(Is Eight not really enough?)

When I first moved to Los Angeles, my roommate was an unemployed actor.  He drove an expensive BMW.  When I asked him how he afforded it, he said that he leased it.  It was very important to him that he looked wealthy and successful.

I thought about my former roommate while I was reading this recent article about the uber-wealthy of Manhattan in the New York Observer (5/16/05).  According to the piece, written by Simon Doonan, it used to be easier for everyone to know you were wealthy, particularly if you were a woman.  Everyone would see your status by the clothes you wear.  For instance, you would wear your mink stole.  Today, of course, a mink stole will only get you red paint thrown on your head by some crazed PETA supporter. 

Certainly, there are other types of expensive designer clothes you can wear while you are strolling down Park Avenue.  Then again, in today’s world with Loehmann’s and Barney’s Warehouse Sale, even women from Queens can dress like you!  They might even find a knockoff purse that looks exactly like yours, but cost 1/20th the price.   That’s just not fair.  If you have the money, you want to show it off.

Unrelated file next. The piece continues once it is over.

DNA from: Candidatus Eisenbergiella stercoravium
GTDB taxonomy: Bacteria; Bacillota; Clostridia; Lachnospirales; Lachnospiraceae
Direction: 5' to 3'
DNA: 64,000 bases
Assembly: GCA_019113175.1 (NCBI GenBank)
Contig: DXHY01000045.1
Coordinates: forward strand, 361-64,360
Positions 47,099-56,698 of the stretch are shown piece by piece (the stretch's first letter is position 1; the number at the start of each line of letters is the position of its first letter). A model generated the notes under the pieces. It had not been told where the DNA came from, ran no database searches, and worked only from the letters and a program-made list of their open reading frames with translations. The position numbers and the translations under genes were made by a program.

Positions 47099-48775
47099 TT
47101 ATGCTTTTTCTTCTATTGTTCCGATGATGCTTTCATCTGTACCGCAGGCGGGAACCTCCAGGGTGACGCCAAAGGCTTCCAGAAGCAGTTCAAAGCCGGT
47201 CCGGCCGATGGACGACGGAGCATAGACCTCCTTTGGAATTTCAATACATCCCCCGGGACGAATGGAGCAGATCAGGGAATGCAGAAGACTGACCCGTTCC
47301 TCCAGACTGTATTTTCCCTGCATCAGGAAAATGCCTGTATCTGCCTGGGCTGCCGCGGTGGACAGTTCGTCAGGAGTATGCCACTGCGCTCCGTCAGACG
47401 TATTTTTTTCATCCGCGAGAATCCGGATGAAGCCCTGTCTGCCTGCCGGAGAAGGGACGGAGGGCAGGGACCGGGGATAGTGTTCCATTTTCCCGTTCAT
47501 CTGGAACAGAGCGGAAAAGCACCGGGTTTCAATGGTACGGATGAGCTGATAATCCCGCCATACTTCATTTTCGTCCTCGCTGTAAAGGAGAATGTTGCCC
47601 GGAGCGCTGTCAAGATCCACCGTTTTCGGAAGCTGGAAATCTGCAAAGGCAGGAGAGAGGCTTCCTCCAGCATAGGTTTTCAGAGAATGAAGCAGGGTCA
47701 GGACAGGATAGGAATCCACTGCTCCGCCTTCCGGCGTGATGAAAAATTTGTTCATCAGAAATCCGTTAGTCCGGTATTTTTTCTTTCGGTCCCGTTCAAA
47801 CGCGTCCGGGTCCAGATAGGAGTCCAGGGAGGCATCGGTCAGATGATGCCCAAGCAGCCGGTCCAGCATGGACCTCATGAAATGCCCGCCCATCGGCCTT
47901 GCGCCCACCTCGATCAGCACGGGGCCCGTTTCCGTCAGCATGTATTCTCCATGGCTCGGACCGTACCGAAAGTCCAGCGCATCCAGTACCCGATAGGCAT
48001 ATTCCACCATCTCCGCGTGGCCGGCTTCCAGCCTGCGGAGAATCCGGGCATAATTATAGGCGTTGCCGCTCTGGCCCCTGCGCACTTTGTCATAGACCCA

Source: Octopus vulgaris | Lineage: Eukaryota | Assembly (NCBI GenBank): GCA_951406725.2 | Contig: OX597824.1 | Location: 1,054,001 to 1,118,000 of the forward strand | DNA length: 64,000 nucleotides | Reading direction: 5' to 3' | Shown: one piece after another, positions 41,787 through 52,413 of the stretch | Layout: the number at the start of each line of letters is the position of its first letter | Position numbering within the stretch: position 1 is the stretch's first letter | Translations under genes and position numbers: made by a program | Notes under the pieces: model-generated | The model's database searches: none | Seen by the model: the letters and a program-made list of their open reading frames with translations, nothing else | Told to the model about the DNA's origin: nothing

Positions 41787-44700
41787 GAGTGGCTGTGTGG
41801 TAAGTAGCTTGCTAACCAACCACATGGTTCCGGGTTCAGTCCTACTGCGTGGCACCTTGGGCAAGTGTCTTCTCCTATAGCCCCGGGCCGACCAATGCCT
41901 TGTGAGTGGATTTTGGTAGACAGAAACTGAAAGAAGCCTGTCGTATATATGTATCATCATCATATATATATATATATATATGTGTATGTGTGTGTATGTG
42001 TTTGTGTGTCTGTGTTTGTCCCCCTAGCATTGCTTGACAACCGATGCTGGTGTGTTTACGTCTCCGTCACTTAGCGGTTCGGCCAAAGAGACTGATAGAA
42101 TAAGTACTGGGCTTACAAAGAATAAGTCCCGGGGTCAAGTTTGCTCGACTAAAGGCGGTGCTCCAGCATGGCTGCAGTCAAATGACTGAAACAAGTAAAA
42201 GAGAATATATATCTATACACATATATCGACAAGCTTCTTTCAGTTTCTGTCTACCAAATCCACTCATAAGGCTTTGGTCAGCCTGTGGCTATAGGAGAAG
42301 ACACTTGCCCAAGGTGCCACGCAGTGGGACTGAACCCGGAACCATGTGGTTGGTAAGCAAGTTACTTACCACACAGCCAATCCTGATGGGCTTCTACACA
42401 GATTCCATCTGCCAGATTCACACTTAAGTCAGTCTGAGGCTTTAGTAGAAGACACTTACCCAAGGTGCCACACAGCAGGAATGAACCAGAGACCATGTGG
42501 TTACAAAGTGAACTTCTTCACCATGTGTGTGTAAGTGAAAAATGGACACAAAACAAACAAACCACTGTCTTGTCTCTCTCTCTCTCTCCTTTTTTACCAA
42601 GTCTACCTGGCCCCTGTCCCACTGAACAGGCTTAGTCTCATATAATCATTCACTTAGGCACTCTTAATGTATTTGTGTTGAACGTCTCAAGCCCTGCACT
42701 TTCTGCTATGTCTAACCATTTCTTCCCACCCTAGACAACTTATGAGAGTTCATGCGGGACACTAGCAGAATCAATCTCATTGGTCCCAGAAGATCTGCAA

What about your terrific condo?   Surely that will impress outsiders.  Maybe.  But how are people going to know about it?  You can’t walk around with a photo of it hanging around your neck.

I already mentioned that any poor shnook can lease an expensive car, and cars are not such a big deal in New York anyway.

So, what’s a wealthy gal to do?   How do you show up the other women at the charity functions?

According to the article, the answer is simple:  more children.

While two children used to be the average for an upper-middle class, wealthier families are trying to distinguish themselves by having three or more children.  Not only does this give your family a "Kennedy clan aura" but as Amy Ashley, editor of Teen Vogue writes, "The third child screams, "My apartment is massive, my S.U.V. is spacious, my cash unlimited!"

Of course, this only puts more demands on the overworked American woman and her need to "have it all."  Now, they must be successful in their own career, marry well, have several children to impress their friends (while always bouncing back to a size 4), and never look over age 40.

Let the baby wars begin!